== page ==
Update: Website Redesign 2.0

Redesigning Website Design

reflectionToo many marketing executives have outdated thinking on Website design, which leads them down the path of spending a lot of money while getting low returns. They think, “Let’s sex up our website with some social media features to increase appeal.” Although a logical approach, what you will end up with is a camel (horse designed by committee). I’ve been talking to a few companies over the past couple months about “website redesign,” an activity that carries a very Web 1.0 context. You have a website that people visit when they want to find current information. Web 1.0 emphasized people pulling information down from the website.

During Web 1.0, the strategy and design focus were on making the website itself attractive, engaging and effective at helping people get done what they wanted to do. Depending on the company, the person might be trying to transact business; at a minimum, s/he was trying to find some information.

Web 2.0, the Spanner in the Works

Web 2.0 requires a complete rethink of “web redesign” because the focus of Web 2.0 is no longer an individual visiting a website to access information or to transact business. The individual is now in the cloud, and the “website” can only be effective by explicitly considering the ecosystem around it. The problem is, most companies and design firms and interactive agencies are website-centric. The viewer is increasingly friend- and cloud-focused. Survey after survey shows that people increasingly value the advice of (even) total strangers in digital environments.. because they more likely have a customer-focused viewpoints, and interactions are vetted by the crowd, adding peripheral vision and cred.

Website design firms make money by designing websites. Website design must continue to be excellent, engaging, etc. However, for websites to add the most value, they must explicitly consider the ecosystem. For starters:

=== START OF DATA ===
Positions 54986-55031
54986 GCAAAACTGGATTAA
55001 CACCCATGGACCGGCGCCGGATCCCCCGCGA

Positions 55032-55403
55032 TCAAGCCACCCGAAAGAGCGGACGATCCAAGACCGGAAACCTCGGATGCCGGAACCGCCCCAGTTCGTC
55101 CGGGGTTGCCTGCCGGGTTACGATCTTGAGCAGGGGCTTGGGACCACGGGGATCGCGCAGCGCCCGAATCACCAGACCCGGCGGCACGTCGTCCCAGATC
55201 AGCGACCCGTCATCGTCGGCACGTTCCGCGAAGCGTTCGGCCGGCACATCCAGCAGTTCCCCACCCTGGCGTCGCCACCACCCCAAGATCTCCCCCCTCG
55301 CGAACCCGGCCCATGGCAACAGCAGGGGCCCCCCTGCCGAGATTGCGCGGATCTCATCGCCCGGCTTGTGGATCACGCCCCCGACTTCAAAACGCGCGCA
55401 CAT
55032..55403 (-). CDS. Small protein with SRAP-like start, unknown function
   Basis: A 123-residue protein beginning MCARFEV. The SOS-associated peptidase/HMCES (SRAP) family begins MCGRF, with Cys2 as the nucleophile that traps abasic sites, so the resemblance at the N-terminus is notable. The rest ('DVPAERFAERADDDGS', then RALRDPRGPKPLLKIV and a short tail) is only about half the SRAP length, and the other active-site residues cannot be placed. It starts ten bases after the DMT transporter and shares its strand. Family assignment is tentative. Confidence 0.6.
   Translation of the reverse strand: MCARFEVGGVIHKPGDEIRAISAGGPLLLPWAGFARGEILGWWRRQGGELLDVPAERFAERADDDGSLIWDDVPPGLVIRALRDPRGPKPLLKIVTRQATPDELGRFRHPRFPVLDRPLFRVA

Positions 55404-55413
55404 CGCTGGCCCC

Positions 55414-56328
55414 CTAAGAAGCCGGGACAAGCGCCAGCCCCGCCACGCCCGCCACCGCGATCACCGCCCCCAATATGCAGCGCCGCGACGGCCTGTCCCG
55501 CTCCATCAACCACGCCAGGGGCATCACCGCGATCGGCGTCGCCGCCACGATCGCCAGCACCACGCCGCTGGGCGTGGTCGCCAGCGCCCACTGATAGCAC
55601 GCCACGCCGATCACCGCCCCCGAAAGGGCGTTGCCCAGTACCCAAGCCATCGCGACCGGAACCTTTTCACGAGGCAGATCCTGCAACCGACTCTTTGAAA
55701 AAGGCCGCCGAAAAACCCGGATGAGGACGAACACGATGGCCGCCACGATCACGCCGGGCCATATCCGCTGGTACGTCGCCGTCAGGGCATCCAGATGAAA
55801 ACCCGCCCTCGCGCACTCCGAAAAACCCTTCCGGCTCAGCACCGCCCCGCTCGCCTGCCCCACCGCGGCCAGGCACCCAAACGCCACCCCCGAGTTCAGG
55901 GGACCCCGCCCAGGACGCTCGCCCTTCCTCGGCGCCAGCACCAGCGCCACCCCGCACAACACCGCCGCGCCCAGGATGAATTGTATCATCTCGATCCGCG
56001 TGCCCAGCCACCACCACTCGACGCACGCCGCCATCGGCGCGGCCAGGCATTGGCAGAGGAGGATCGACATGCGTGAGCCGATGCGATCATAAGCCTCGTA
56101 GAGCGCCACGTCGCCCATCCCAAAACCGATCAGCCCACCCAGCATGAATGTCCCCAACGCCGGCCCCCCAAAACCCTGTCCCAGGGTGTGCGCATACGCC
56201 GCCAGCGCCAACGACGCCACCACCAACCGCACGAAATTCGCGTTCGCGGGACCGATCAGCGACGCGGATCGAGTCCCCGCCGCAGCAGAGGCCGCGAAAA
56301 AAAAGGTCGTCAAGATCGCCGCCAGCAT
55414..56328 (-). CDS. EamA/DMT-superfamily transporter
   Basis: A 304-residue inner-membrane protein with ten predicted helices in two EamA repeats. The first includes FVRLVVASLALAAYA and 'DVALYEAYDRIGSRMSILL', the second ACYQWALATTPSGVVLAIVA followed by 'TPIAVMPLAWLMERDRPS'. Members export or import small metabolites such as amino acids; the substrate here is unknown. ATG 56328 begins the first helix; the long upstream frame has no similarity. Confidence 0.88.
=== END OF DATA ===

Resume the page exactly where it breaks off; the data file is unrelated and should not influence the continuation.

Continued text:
• Who are the stakeholders (aka “customers”), and where do they spend time online?
  • What bloggers (vloggers) are influential for stakeholders?
  • Where are the most influential conversations happening online? How can the website serve/add value to the conversations?

Questions like these have little to do with Website Redesign 1.0, which approached design from a relatively isolationist perspective. It wasn’t economically viable to address offsite clickthroughs. All that’s changed now.

Items for Consideration (updated)

  • You will probably get better ROI by interacting on other properties, not yours. Go to where the customer is, and engage there. By all means, provide links to relevant content on your site(s).
  • The conversation is the content. People repeat this, but they don’t get it. Engaging the customer to say something is more important than you paying a designer to say it for you. Who is more important than what.
  • Question your design firm. Their (and your) DNA is, “Make our content prettier and more exciting to draw more people and transactions.” This is less and less true every month. Engage customers in authentic conversations.
  • In fact, pretty content can detract from your cred and lower your appeal because it can come off as inauthentic. GM learned this with their videos.
  • Don’t necessarily hook your blog(s) to your website(s). Websites sell, blogs engage. Your blog can lose cred if it’s not seen as independent. Obviously, each case is different, but this is true in general.
  • People hate to be sold to, but they like talking about things that are important. Your website needs to be available to sell when people are ready to buy. But you need to talk more and sell less. That’s how you let people buy more. Confused? That’s part of the disruption! ,^)

What are your thoughts about Website design and Web 2.0?

3 comments to Update: Website Redesign 2.0

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